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Rhone Rangers

Rounding up some local takes on the popular red blend


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SETTING THE RHONE Jillian Johnson, with grapes
  • SETTING THE RHONE Jillian Johnson, with grapes

There's still plenty of loose talk in California about "Burgundian-style" wine, but it's the rare wine that's billed as such right on the bottle. I found one that is, but it's a Rhone-style blend—pithy comment on the state of Rhone varietals and blends in advance of the Rhone Rangers 17th annual tasting event.

When I reached for two samples of nationally distributed, nicely priced blends of Grenache, Syrah and Mourvèdre recently, I found that neither said a word about these grapes on its label, front or back. Worse, it's just as well, since neither is likely to inspire one to saddle up with the Rhone Rangers.

The good news is that, with a little more effort and not too much more money, plenty of exciting wines in this category can now be found. Unlike California's popular "kitchen sink" blends of Cab, Zin, Syrah and other grapes, Rhone blends usually—but are not required to—conform to a formula traditional to France's Côtes du Rhône region. But the grapevines themselves are nothing new to California, as Napa winemaker Jillian Johnson (pictured) found while working for Bonny Doon. They used wine from a singular survivor in Lodi, a 137-year-old vineyard planted entirely to Cinsault, to punch up Le Cigare Volant and other blends. Now Johnson contracts four acres for her own label. The Onesta 2011 Lodi Cinsault ($29) is peppery, warmly imbued with plum and licorice, and is a real pleasure to drink.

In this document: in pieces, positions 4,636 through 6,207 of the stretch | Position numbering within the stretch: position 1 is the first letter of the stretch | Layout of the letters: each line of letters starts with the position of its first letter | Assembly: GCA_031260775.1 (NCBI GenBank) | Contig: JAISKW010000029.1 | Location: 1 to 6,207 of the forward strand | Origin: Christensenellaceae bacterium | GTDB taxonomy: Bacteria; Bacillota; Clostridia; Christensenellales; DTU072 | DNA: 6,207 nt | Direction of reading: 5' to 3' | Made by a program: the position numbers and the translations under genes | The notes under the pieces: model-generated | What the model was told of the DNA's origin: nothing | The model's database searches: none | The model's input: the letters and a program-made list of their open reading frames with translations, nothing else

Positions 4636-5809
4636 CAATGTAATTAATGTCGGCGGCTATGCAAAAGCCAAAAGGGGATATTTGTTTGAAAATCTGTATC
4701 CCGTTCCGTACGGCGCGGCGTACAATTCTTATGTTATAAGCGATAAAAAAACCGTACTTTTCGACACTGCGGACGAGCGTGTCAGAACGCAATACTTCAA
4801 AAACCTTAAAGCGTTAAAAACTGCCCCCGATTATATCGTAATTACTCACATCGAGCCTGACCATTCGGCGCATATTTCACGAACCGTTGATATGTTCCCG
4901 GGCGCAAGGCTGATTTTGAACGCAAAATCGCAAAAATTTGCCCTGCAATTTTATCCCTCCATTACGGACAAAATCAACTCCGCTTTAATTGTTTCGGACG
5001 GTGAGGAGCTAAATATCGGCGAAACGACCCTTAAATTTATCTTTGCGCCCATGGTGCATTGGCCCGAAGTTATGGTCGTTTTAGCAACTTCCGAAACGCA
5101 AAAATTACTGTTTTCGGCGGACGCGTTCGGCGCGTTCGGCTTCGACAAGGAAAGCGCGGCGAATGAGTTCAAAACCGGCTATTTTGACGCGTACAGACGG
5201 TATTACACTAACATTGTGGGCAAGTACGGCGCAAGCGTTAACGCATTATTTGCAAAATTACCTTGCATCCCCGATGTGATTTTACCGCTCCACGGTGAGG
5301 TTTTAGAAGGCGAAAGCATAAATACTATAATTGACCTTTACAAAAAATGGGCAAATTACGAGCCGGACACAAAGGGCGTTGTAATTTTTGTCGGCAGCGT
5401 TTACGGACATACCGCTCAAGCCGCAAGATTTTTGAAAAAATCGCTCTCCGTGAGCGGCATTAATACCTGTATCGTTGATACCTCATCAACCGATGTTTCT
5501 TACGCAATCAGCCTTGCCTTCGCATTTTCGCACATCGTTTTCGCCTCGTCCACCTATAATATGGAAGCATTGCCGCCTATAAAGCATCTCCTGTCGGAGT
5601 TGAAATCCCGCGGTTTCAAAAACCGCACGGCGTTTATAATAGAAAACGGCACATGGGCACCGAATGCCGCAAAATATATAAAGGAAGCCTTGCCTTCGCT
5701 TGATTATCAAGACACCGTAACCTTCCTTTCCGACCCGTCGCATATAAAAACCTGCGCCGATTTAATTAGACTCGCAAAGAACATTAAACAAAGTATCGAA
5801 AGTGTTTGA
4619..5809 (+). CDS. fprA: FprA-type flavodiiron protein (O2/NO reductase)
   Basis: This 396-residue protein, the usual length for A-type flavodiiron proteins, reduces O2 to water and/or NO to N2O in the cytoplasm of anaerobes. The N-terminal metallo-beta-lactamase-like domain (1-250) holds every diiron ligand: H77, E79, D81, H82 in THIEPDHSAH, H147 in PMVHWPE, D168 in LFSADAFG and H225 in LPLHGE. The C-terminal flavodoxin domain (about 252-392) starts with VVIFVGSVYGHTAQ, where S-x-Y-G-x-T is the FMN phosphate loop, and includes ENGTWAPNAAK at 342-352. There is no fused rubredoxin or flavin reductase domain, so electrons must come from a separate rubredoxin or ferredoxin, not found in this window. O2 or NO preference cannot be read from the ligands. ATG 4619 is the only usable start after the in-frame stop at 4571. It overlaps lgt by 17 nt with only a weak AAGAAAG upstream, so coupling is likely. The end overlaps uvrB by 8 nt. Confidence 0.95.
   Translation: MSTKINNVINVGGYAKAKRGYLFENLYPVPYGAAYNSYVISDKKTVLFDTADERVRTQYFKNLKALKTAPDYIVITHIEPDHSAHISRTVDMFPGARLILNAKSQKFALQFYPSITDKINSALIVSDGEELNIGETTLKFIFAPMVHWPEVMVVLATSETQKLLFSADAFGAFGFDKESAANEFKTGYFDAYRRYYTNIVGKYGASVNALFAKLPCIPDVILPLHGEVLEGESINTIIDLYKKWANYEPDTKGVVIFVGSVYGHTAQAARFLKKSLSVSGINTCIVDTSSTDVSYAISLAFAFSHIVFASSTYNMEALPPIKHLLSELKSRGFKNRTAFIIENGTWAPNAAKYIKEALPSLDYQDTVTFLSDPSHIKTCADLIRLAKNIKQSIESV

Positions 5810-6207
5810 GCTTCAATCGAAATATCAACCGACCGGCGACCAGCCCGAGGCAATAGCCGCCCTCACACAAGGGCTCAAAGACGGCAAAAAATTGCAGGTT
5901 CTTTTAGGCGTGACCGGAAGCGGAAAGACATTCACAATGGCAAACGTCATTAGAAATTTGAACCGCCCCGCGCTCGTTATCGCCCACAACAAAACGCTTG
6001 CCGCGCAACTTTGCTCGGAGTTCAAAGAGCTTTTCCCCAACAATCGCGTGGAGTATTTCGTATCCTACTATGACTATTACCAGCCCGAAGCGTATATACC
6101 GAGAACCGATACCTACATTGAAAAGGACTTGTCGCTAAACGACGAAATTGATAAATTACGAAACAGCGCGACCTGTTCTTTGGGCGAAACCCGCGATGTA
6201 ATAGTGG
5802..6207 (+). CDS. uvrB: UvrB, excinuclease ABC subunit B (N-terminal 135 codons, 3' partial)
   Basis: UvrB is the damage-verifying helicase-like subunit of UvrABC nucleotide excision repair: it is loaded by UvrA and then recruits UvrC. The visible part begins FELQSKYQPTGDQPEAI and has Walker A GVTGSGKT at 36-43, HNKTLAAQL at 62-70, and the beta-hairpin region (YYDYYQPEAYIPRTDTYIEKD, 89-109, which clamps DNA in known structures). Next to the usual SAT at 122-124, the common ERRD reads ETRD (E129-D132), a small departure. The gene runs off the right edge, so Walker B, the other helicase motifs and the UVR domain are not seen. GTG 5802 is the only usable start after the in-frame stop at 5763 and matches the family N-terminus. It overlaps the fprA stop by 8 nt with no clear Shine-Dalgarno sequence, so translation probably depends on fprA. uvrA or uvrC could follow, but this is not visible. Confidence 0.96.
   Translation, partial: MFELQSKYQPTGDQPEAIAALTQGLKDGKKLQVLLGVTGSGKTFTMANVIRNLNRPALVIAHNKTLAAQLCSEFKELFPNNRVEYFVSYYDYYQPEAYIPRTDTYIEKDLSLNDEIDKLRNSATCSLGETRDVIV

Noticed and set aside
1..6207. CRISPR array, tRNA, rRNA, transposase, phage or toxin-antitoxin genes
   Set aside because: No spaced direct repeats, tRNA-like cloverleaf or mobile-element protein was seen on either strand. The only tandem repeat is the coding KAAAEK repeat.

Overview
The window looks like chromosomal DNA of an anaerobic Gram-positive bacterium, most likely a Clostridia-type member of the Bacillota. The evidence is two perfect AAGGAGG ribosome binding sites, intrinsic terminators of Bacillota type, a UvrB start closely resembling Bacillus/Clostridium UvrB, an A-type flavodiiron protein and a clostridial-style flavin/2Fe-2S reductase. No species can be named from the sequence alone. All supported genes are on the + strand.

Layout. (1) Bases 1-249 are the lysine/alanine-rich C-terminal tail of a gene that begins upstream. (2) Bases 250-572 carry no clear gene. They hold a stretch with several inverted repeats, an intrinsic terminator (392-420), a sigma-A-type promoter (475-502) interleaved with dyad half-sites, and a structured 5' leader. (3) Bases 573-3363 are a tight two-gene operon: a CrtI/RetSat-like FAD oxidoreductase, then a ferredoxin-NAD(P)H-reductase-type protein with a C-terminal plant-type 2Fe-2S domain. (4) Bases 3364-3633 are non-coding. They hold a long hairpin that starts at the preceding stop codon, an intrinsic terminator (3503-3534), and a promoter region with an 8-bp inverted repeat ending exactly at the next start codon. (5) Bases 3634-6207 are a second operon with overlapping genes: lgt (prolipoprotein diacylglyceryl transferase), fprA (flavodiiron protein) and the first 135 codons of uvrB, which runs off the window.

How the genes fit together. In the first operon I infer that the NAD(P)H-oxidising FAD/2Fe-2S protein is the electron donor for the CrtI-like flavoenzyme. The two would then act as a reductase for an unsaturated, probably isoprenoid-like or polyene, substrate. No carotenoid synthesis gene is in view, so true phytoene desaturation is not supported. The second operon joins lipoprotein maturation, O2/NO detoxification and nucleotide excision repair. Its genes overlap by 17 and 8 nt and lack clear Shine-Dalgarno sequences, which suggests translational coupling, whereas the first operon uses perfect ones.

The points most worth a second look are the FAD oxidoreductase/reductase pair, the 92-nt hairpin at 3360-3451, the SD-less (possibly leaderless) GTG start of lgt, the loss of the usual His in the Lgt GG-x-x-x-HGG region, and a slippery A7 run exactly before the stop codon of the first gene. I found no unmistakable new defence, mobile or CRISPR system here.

I expected Cline's 2012 Cashmere ($21) to also be a pleasure to drink. From some of Cline's heritage Contra Costa County vineyards, it's light-bodied and soft, but smells older than its years and tastes a bit "rescued." On the plus side, proceeds help support Living Beyond Breast Cancer.

Francis Ford Coppola's 2012 Chateau Red ($14) is a new addition to the winery's Votre Santé line. More deeply colored and with stickier tannin, this hints at savory notes over black cherry fruit and is easy to drink, but seems to have been bullied into the bottle too early.

So how do they do it back in "home, sweet Rhone?" Famille Perrin's 2010 Les Sinards Châteauneuf-du-Pape ($35) comes from the folks behind Château de Beaucastel, partners also in Tablas Creek of Paso Robles. Dried fruits are drowned out by waves of Bergamot orange, leather, fermenting hay and assorted volatile aromas that sing from the glass. Medium-bodied, astringent, tensely herbal and cherry-fruited all at once, it's heaps wilder than the California blends, but I just keep coming back to it. Perhaps some of our Rangers will pick up the trail here.



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